As part of my infatuation with scientific mysteries, I really dug this Nature News piece about how the number 10^122 keeps popping up in many seemingly-unrelated places in physics. Scott Funkhouser (what a name) from The Citadel identifies five of them- I'm sure this 'coincidence' would seem weirder if I knew more physics, but it seems pretty weird regardless. The basic implication is that the universe is a lot simpler than we think it is. An old, but surely good, theme in physics. With this sort of physics data mining getting easier and easier, the Large Hadron Collider coming online this year, and a growing institutional hunger to move beyond the Standard Model, the smell of new physics is in the air. Good things.
Secondly- and more importantly in my book- my favorite author is mulling running for congress. If you like what Lawrence Lessig writes about copyright, technology, corruption, and politics, I encourage you to check out his campaign at http://lessig08.org/ . I regret I don't live in his congressional district, because I literally can't think of a better person to send to congress.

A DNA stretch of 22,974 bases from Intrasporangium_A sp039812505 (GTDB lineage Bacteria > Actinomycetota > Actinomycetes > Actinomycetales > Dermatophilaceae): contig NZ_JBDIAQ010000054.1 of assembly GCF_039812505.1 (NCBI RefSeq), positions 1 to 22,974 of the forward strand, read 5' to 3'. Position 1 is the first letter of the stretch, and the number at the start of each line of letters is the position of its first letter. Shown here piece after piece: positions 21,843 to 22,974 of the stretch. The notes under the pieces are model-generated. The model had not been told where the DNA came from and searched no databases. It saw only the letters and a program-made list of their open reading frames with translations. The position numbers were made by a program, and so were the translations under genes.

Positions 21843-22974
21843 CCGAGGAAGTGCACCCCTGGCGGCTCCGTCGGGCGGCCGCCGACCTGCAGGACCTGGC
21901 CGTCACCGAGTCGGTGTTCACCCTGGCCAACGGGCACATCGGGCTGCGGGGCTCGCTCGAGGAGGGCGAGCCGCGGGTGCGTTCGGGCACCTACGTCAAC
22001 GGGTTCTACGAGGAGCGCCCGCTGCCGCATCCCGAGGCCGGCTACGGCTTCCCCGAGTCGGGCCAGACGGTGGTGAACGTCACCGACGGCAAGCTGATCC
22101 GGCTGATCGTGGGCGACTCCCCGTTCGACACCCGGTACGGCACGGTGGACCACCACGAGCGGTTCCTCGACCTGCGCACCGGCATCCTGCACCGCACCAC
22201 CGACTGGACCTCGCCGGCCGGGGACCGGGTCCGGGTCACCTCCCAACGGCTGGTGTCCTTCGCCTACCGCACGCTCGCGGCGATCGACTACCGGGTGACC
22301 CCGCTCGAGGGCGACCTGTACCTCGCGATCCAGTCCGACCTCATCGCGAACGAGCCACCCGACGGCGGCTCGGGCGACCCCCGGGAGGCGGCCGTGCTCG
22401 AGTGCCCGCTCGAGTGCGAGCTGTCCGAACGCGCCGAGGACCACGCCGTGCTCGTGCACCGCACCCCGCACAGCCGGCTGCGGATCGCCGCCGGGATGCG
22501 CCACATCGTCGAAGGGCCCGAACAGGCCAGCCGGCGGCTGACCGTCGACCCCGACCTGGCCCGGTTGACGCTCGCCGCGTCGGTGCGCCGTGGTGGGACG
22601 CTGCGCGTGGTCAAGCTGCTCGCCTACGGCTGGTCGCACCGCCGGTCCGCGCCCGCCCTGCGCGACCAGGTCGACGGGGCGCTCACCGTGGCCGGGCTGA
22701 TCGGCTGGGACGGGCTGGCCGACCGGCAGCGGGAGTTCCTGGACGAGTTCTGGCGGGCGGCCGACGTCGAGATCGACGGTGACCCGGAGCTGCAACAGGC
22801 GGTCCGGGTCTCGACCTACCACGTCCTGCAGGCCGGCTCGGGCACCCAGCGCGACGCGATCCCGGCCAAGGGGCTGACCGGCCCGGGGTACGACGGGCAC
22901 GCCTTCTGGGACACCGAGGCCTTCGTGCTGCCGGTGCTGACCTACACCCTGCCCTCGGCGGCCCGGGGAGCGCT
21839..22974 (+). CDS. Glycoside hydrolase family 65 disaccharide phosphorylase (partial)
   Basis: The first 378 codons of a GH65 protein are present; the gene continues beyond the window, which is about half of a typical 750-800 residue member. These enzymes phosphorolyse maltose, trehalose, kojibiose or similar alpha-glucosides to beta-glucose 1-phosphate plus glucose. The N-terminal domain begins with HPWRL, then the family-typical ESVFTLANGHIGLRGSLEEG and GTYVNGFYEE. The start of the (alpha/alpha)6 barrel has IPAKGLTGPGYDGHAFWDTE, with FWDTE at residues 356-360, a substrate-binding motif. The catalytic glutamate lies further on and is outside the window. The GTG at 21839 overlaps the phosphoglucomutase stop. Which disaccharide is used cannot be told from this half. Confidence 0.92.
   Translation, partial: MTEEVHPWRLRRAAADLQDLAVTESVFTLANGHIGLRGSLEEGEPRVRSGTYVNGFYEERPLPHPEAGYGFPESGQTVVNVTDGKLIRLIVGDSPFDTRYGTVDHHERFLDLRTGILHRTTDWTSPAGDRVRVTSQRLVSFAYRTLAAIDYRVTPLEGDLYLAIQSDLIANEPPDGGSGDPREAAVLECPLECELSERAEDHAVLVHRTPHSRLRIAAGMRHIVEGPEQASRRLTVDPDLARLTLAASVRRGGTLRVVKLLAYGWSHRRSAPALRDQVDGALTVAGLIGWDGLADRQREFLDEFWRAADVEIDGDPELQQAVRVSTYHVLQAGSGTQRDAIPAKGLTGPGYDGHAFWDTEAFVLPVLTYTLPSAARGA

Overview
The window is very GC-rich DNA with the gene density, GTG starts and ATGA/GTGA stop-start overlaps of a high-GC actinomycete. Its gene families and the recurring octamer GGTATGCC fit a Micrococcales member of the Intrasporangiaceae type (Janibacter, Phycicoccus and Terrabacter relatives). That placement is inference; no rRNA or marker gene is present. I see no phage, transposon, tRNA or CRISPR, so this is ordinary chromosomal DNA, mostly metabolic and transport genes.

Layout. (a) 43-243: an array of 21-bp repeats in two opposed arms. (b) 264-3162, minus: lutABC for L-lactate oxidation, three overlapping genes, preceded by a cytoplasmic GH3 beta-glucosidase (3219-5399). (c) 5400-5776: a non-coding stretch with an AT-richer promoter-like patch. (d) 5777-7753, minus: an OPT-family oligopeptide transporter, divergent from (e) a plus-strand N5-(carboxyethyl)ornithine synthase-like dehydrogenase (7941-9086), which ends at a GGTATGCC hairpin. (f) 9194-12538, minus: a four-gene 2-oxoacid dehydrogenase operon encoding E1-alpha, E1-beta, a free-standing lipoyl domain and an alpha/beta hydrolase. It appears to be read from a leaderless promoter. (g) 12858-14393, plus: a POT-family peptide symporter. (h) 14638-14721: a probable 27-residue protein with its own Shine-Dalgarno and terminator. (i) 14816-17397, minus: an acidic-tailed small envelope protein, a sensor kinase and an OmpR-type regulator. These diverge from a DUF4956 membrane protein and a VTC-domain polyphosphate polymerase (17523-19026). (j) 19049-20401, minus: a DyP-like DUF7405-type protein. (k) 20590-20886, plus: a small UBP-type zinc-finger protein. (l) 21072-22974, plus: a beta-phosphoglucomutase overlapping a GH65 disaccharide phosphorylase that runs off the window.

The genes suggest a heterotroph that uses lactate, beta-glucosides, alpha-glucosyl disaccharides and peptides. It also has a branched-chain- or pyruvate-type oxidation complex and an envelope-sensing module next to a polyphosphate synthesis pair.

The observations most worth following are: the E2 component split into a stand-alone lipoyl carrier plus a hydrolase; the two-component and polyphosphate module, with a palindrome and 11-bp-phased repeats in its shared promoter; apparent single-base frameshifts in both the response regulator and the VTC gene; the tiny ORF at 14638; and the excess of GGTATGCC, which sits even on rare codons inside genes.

Paul Buchheit on The most important thing to understand about new products and startups:
For web based products at least, there's another very powerful technique: release early and iterate. The sooner you can start testing your ideas, the sooner you can start fixing them.
I wrote the first version of Gmail in one day. It was not very impressive. All I did was stuff my own email into the Google Groups (Usenet) indexing engine. I sent it out to a few people for feedback, and they said that it was somewhat useful, but it would be better if it searched over their email instead of mine. That was version two. After I released that people started wanting the ability to respond to email as well. That was version three. That process went on for a couple of years inside of Google before we released to the world.